AUSTIN, Texas — After a photo of an apparent electronic voting machine malfunction went viral on Tuesday, appearing to show the choices for the Texas Governor’s race but omitting the Republican candidate Greg Abbott, the company that supplied the machine admitted on Wednesday that the malfunction had in fact occurred.
The controversy began when a San Antonio voter named Jade Stanford attempted to cast a ballot on Tuesday morning and noticed that instead of showing Republican Greg Abbott as one of the choices, the screen displayed David Dewhurst, the Lieutenant Governor who had lost his reelection bid in a runoff election with Dan Patrick earlier this year. Stanford snapped several photos of the screen with her cell phone camera and alerted election officials to the problem. She also shared the photos with a local reporter, and then later posted them on Twitter affirming that she had taken them. As Breitbart Texas reported, the machine was disabled for the remainder of Election Day. Abbott himself shared the photo on his Twitter account, asking voters to keep an eye out for “ballot irregularities.”
— Jocelyn Tovar (@JocelynTovar_) November 4, 2014
— Jade Stanford (@stanford_jade) November 4, 2014
Ballot irregularities omit my name from ballot in Bexar Co. Call Secretary of State if you spot other problems http://t.co/7KEr3k5bC9
— Greg Abbott (@GregAbbott_TX) November 4, 2014
Bexar County Elections Administrator Jacque Callanen had told the San Antonio Express-News on Tuesday that she thought Stanford’s photo was “a photoshopped deal but we are checking.” Stanford was not happy about this, insisting that the image was authentic and telling the Express-News that she had offered to let officials examine her photo and the photos and conduct any tests they wanted.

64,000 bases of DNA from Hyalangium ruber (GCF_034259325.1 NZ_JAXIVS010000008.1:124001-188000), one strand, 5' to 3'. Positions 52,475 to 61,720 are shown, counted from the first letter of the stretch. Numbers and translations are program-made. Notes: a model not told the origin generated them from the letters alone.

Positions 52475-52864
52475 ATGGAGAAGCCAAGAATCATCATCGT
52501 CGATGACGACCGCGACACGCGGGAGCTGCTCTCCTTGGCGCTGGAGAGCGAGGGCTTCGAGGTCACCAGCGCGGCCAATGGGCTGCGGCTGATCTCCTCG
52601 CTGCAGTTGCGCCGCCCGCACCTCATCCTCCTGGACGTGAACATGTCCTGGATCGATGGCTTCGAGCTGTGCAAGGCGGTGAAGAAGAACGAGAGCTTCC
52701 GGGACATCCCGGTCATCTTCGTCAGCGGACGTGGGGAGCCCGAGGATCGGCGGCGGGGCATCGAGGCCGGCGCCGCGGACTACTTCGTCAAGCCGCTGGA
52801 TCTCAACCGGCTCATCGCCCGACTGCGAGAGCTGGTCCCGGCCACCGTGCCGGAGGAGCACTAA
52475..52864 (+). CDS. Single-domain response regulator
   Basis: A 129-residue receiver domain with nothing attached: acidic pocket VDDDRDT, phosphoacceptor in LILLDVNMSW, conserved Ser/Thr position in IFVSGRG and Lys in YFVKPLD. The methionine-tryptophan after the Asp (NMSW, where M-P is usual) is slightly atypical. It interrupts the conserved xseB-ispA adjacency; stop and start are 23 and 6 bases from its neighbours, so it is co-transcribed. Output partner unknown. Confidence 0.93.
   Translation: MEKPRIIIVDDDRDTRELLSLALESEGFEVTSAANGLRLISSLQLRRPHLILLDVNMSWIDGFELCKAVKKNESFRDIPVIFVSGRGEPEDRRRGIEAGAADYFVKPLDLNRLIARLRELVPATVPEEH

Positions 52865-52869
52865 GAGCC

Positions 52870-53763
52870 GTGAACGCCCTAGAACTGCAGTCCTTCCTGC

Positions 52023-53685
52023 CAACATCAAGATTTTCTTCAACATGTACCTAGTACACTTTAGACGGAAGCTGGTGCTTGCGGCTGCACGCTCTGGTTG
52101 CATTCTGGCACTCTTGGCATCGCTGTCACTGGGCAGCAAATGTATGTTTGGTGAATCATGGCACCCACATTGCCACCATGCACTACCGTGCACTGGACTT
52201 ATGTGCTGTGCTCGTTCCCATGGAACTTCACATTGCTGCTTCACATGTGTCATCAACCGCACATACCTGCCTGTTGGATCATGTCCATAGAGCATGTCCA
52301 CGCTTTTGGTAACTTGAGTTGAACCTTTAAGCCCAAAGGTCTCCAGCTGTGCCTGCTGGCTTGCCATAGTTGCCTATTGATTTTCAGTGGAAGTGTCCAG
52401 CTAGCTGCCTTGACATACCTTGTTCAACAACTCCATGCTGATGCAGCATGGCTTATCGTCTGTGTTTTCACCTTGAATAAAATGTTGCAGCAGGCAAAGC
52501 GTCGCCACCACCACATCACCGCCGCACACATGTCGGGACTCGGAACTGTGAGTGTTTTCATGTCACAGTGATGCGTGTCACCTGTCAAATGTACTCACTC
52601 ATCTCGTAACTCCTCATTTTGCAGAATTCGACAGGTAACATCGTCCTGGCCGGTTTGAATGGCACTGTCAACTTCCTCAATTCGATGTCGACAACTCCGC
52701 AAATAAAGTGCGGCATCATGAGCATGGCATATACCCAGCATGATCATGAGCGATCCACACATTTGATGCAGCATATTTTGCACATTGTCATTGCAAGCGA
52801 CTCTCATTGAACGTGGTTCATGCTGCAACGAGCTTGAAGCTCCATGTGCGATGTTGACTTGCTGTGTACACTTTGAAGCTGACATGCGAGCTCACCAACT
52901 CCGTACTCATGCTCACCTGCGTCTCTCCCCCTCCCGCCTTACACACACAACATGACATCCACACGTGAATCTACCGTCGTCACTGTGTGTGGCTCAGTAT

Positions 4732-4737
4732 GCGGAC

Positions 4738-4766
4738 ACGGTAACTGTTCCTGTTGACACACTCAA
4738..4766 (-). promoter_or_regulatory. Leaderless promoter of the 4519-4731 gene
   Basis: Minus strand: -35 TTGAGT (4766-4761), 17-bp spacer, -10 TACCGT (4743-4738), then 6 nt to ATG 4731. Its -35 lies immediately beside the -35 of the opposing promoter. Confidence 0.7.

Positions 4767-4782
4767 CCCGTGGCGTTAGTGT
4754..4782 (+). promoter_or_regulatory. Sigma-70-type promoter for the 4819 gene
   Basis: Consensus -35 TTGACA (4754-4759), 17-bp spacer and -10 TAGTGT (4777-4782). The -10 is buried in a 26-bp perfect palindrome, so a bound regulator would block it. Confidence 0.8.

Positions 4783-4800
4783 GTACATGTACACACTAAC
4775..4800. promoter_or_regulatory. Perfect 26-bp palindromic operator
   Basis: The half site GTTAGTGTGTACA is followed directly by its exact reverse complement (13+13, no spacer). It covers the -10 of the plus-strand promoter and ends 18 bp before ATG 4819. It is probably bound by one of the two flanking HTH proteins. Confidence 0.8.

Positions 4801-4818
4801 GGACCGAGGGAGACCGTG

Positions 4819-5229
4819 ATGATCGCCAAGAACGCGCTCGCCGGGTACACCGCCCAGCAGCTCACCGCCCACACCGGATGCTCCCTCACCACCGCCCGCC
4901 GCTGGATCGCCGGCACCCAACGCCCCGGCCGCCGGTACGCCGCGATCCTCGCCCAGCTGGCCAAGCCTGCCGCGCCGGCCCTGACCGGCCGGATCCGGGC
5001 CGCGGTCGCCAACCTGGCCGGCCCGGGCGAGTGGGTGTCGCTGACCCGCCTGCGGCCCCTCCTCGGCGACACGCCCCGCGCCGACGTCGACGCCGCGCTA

The Express-News reported on Wednesday that the company that supplies Bexar County with the iVotronic electronic voting machines, including the one that Stanford had claimed omitted Abbott’s name, released a statement admitting that they had “confirmed that the unit in question was not functioning properly and was incorrectly displaying a candidate in one race on the touch screen.” The company, Election Systems & Software (ES&S), also reported that a total of twelve votes had been cast on the machine and claimed that “all votes were tabulated correctly.” The problem was believed to have been caused by a faulty memory card, but a review was not yet finished.
“I’m happy they were able to find the glitch,” Stanford told the Express-News. “It wasn’t Photoshop, it wasn’t botched, it was real,” adding that Callanen owed an apology to her and the voters of Bexar County, for claiming the photos had been doctored before she knew for certain. “It’s her job to protect the voters,” said Stanford.
Here is ES&S’s full statement:
On November 4, 2014, an issue was reported with a single voting unit in a Bexar County precinct in the General Election. An initial analysis by Bexar County and the ES&S technician on site has confirmed that the unit in question was not functioning properly and was incorrectly displaying a candidate in one race on the touch screen. The unit in question was immediately removed from use and no further issues were reported. There were a total of 12 votes cast on the unit and all votes were tabulated correctly. The results tape did reflect the correct candidates for that race and no votes for compromised. While it currently appears that a faulty memory card is at issue, a full review and diagnostic test is underway to determine and validate the exact cause of this issue. Once this review is complete, ES&S will provide a report to Bexar County detailing the outcome of the forensic analysis. Bexar County followed proper protocol and procedure in all testing, coding and equipment preparation.
Follow Sarah Rumpf on Twitter @rumpfshaker.